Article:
Fluoroquinolones Linked to Retinal Detachments

Laird Harrison

April 03, 2012

April 3, 2012 — Fluoroquinolones may increase the risk for retinal detachment, researchers report in an article published in the April 4 issue of JAMA.

The authors, led by Mahyar Etminan, PharmD, from the Therapeutic Evaluation Unit, Child and Family Research Institute of British Columbia, and the Department of Medicine, University of British Columbia, Vancouver, Canada, found that 3.3% of 4384 patients with retinal detachments were taking fluoroquinolones, a common antibiotic, compared with only 0.6% of 43,840 matched control patients.

Practitioners should be aware of the potential connection when patients who are taking fluoroquinolones report changes in visual acuity, coauthor David Maberley, MD, an associate professor of ophthalmology at the University of British Columbia, told Medscape Medical News.

"If this association is now in the back of physicians' minds, any minor change would be of more interest," he said, adding that more research was needed to confirm the finding.

Catching retinal detachment, a potentially disabling condition, early can make it much easier to treat, Dr. Maberley pointed out.

The researchers decided to investigate the connection between fluoroquinolones and retinal detachment after stumbling across some articles showing that the antibiotics affected collagen synthesis. Among other findings, fluoroquinolones have been linked to tendon rupture.

Because collagen synthesis is important in retinal detachment, Dr. Maberley wanted to know whether the antibiotics increased patients' risk for this condition.

The researchers used the British Columbia Linked Health Database, a comprehensive database on residents of British Columbia, all of whom are covered by the province's government healthcare plan. From this database, they selected patients who had visited ophthalmologists between January 2000 and December 2007. For each patient with retinal detachment, the researchers selected 10 control patients of the same age and then noted what percentage of each group had prescriptions for fluoroquinolones.

They then divided the prescriptions into current, recent, and past. Current prescriptions were those with a termination date overlapping with the index date (the date that the physician entered a service code for retinal detachment), recent prescriptions were those with a date of 1 to 7 days before the index date, and past prescriptions were those with a date of 8 to 365 days before the index date.

The researchers adjusted for the following covariates: sex, previous history of cataract surgery, myopia, diabetes, the number of visits to an ophthalmologist 1 year before the index date, and the number of prescription drugs used in the year before the index date.

Current, but Not Past, Use of Fluoroquinolones Associated With Retinal Detachment

They found that current use of fluoroquinolone use was associated with a higher risk of developing a retinal detachment (adjusted relative risk [ARR], 4.50; 95% confidence interval [CI], 3.56 - 5.70). This led them to calculate that for every 2500 people taking fluoroquinolones, 1 person will have a retinal detachment who would not have had that problem otherwise.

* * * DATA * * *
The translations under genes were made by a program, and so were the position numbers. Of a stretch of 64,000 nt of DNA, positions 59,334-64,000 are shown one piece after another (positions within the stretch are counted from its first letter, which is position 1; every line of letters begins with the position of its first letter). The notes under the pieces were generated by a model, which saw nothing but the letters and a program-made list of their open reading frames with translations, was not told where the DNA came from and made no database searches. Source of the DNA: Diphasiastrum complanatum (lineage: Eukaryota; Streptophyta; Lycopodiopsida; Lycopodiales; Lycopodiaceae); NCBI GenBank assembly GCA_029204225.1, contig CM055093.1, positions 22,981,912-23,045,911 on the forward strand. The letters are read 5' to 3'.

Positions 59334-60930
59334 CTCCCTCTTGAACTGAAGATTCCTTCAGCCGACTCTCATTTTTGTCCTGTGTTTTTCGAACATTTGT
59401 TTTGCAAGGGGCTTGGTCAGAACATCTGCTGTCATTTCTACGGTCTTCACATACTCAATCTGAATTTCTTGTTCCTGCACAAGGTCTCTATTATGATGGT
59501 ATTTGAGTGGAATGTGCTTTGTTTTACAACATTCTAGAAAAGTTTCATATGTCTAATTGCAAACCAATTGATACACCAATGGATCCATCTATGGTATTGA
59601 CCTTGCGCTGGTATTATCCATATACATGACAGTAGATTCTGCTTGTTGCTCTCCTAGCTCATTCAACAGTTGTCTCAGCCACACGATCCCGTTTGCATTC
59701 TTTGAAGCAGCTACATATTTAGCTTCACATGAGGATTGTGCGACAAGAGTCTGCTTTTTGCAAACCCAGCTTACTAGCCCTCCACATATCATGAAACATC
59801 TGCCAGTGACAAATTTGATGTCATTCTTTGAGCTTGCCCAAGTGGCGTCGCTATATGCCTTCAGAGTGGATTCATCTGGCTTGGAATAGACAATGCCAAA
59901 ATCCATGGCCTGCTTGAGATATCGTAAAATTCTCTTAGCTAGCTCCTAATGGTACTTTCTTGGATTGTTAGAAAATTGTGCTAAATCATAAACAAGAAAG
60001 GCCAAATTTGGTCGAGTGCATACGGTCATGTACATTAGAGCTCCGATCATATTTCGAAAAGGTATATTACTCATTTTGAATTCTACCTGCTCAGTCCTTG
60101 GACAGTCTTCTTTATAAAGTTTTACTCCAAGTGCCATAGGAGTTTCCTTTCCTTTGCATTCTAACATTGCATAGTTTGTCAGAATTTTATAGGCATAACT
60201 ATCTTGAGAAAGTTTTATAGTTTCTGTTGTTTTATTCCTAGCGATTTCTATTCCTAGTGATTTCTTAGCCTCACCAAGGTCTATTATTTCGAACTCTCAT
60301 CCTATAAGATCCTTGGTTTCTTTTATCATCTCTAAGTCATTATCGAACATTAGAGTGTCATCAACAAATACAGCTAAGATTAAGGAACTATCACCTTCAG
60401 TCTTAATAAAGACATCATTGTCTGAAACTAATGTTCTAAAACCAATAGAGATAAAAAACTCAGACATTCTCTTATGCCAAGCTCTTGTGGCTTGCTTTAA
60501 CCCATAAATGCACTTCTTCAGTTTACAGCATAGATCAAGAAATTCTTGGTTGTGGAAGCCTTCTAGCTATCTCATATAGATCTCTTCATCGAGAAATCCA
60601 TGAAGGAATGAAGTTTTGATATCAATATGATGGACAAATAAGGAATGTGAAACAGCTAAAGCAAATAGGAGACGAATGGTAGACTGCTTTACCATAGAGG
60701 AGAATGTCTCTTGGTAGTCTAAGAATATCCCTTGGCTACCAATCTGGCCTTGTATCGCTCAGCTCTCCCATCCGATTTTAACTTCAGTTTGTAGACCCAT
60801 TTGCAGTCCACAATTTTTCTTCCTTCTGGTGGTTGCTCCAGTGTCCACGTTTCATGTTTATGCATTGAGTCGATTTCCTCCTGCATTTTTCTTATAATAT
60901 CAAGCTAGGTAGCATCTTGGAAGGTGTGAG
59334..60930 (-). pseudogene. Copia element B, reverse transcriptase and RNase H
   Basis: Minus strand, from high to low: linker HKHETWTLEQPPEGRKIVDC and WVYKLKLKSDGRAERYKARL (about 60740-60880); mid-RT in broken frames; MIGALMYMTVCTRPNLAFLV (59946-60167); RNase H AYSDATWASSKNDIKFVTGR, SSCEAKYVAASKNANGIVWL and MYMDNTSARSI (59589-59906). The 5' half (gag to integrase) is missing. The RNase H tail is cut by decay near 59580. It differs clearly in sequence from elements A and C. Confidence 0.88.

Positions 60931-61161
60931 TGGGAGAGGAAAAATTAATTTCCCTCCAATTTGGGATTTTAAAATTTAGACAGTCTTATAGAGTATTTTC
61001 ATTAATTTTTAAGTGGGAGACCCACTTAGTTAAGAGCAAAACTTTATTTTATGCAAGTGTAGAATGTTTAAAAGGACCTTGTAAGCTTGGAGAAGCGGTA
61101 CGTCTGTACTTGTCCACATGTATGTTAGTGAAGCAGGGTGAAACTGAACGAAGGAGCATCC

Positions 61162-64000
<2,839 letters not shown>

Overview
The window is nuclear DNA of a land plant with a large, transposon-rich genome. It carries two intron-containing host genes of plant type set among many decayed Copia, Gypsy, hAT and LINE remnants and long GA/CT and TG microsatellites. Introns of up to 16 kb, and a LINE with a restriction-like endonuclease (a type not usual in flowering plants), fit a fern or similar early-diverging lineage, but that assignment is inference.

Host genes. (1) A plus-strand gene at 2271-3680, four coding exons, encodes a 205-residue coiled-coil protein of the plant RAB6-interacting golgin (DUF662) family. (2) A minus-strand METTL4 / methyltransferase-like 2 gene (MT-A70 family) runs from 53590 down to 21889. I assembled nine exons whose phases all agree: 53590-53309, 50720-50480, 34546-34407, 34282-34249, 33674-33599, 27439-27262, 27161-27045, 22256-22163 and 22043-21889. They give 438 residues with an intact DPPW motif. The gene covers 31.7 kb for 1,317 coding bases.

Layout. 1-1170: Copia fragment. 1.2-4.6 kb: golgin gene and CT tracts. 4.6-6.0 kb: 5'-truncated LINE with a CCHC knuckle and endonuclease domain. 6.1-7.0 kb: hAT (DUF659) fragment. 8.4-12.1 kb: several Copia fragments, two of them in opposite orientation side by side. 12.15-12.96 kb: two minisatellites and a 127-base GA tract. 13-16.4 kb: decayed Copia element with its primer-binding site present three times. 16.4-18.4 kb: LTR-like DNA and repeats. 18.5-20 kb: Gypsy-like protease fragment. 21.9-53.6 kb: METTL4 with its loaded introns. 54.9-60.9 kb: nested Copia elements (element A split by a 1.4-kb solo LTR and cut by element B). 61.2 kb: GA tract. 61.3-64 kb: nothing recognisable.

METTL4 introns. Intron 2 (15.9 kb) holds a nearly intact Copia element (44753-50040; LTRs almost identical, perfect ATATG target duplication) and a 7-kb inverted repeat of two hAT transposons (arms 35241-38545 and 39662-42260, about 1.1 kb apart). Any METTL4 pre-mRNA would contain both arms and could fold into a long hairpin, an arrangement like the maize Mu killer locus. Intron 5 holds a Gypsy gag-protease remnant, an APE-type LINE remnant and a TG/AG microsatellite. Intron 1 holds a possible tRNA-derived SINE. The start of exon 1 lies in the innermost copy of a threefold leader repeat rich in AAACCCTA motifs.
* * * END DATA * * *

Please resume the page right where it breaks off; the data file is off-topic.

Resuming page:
If 10% of people in the United States are exposed to fluoroquinolones, the authors estimate that 1440 cases of retinal detachment diagnosed annually in that country could be attributed to the antibiotics.

Health Canada has received only 1 report of retinal detachment secondary to a fluoroquinolone, ciprofloxacin, but the study authors speculate that other cases might not be reported.

The researchers found no increased risk among users of beta-lactam antibiotics (ARR, 1.05; 95% CI, 0.93 - 1.18) or short-acting beta-agonists (ARR, 0.97; 95% CI, 0.81 - 1.16).

They found no increased risk among recent users (ARR, 0.92; 95% CI, 0.45 - 1.87) or past users (ARR, 1.03; 95% CI, 0.98 - 1.19) of fluoroquinolones. From this, they hypothesized that fluoroquinolones have an acute toxic effect. They also noted a 2000 animal study published in the American Journal of Sports Medicine, in which collagen synthesis decreased by 48% after 3 days of exposure to ciprofloxacin culture.

Outside Expert Skeptical of Researchers' Conclusion

However, another expert on retinal detachment was skeptical: "The main point to consider is the type of study this is," Abdhish Bhavsar, MD, a clinical correspondent for the American Academy of Ophthalmology told Medscape Medical News. "The trouble with case–control studies is that they don't show cause and effect. There is a suggestion that there is an association, but it's a relatively small risk."

Dr. Bhavsar, director of clinical research at the Retina Center of Minnesota in Minneapolis, Minnesota, who was not involved in this study, was troubled by the lack of effect on recent or past users of flouroquinolones.

"If there was really an increased risk, we should see it across the board," he said. "I don't know how to wrestle with this. I'm not convinced that the explanation in the paper is the only explanation."

Dr. Bhavsar continued, "I would recommend that clinicians be aware of these findings, but since we are lacking studies that can determine cause and effect, I don't think we have enough data to change treatment patterns. As a retinal surgeon, I would recommend that any patient with a sudden onset of floaters and flashes be evaluated, whether they are on antibiotics or not."

The study was supported by the Canadian National Institute for the Blind. The authors and Dr. Bhavsar have disclosed no relevant financial relationships.

JAMA. 2012;307:1414-1419. Abstract

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